In January and June, Dassault and Boeing demonstrated their aircraft’s capabilities to the navy at a shore-based test facility in Goa.

According to people familiar with the matter, the French Rafale M fighter has edged out the American F/A-18 Super Hornet in a direct competition to supply the Indian Navy with 26 new deck-based fighters for the country’s first indigenous aircraft carrier, INS Vikrant. Dassault Aviation produces the Rafale, while Boeing produces the Super Hornet.

Dassault and Boeing demonstrated their aircraft’s capabilities to the navy in January 2023 and June 2022, respectively, at a shore-based test facility in Goa. According to one of the officials cited above, who requested anonymity, the navy has submitted the trial reports for the two fighters to the defense ministry, and it is now up to the government to make a final decision on the government-to-government deal to meet the navy’s requirements.

“The Rafale M has been found to be a better fit for the navy’s requirements,” said a second official, also asking not to be named.

The Indian Air Force (IAF) operates two squadrons of the Rafale fighter, and if the navy orders the maritime version, spares and maintenance will be shared, according to officials.

The 26 fighters planned for purchase by the navy are only a stopgap measure until the country develops its own twin-engine deck-based fighter (TEDBF). According to Navy Chief Admiral R Hari Kumar, the navy is preparing a draught cabinet note for the design and development of the TEDBF, which India plans to operate from its aircraft carriers.

The first TEDBF prototype is expected to be ready around 2026, with production beginning in 2032. The navy is collaborating on the TEDBF project with the Defence Research and Development Organization (DRDO) and the Aeronautical Development Agency.

Because TEDBF is still a decade away, the navy is considering importing deck-based fighters as a stopgap measure.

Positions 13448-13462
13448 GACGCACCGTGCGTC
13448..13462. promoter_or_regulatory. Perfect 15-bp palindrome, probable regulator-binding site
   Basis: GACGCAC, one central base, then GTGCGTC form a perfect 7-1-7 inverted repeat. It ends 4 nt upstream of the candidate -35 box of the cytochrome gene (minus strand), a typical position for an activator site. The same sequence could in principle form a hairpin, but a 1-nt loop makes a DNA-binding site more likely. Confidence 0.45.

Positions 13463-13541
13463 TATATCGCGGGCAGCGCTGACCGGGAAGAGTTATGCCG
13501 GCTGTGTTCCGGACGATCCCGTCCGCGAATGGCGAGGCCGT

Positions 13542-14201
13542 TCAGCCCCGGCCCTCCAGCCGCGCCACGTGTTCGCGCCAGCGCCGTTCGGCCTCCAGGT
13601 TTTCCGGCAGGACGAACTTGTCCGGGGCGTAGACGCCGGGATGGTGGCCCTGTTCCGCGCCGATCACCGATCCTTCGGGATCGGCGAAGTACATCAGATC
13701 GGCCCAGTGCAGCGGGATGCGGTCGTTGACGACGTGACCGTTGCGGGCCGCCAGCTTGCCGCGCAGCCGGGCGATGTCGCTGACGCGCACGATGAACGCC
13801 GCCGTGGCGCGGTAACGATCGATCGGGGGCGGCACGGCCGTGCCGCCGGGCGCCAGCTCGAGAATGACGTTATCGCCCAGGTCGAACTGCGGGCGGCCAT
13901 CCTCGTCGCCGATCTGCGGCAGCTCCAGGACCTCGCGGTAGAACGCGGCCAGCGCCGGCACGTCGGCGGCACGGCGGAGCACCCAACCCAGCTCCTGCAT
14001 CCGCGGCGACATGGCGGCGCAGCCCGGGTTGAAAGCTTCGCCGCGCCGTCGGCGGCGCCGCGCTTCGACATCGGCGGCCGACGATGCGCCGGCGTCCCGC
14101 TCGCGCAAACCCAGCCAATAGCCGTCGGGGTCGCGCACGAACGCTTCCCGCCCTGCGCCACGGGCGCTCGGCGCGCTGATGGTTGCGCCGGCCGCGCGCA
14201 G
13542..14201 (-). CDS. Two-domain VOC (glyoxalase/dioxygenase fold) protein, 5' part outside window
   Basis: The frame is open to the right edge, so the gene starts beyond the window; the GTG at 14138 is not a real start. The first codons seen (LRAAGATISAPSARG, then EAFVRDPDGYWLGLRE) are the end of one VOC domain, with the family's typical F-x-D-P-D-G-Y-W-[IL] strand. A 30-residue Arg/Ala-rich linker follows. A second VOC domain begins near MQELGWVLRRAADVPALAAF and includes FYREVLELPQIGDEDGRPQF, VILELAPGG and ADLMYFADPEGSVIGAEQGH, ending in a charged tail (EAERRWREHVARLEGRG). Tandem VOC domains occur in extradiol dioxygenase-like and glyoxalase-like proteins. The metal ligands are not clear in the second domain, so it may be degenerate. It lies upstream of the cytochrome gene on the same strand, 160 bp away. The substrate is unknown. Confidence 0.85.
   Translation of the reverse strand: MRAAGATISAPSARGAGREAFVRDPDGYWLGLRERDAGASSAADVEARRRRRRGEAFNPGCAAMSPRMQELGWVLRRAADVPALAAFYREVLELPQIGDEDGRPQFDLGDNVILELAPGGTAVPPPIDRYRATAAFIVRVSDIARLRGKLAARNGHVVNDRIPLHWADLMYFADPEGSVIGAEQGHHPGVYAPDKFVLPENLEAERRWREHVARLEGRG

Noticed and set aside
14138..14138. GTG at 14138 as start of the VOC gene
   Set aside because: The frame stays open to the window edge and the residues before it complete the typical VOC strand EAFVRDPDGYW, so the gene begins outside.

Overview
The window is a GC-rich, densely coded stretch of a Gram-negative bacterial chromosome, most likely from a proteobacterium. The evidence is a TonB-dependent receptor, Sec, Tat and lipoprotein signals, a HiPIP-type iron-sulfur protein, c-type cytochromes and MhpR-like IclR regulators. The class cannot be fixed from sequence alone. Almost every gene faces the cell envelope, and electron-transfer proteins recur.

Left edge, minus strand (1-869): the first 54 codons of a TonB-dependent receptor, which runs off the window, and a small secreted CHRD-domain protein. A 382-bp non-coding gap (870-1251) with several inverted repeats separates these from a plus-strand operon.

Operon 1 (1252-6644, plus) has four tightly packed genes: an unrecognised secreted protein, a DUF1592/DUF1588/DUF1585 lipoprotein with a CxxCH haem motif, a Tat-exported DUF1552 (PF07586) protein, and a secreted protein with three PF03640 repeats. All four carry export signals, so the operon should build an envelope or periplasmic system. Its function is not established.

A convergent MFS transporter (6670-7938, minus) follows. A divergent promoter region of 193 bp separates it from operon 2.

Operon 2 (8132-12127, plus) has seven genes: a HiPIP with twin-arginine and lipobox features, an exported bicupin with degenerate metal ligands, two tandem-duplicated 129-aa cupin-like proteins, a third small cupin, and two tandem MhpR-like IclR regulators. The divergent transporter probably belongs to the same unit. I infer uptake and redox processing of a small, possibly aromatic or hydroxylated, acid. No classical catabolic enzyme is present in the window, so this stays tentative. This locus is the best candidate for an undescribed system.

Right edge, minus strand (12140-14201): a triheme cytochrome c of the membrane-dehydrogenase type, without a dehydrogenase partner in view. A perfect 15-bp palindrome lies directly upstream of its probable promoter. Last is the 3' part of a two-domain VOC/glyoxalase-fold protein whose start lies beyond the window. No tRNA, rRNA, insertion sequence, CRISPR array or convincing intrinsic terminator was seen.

According to Air Marshal Anil Chopra (retd), director general of the Centre for Air Power Studies, it makes sense for the navy to go with Rafale M fighters to fill the capability gap.

“The Rafale’s maritime version will have more than 85% commonality with the IAF Rafales. That means there will be tremendous advantages in the logistics management of spares and the commonality of maintenance. In the long term, an Indian firm could even overhaul both the variants,” said Chopra.

The fighters on board INS Vikrant, like those on INS Vikramaditya, will use the ski-jump to take off and will be recovered by arrestor wires, or what is known in navy parlance as STOBAR (short takeoff but arrested recovery). The Vikramaditya is equipped with Russian-made MiG-29K fighters.

The French side has also emphasised that the Rafale M shares similarities with the IAF’s 36 Rafale fighters, providing advantages in terms of training, maintenance, and logistics support.

“We will take a call on what’s in our best interest,” said Chopra.

INS Vikrant will operate an air wing consisting of 30 aircraft including the new fighters, Kamov-31 choppers, MH-60R multi-role helicopters, and advanced light helicopters.

While the Rafale M is stationed on the French Navy’s aircraft carrier Charles de Gaulle, the Super Hornet operates from all 11 US Navy aircraft carriers. Boeing previously estimated that if the Super Hornet was selected as the navy’s next carrier-based fighter, the Indian economy would benefit by $3.6 billion over a ten-year period, with continued investments in manufacturing, engineering and technology transfer, infrastructure, sustainment and training, and skilling.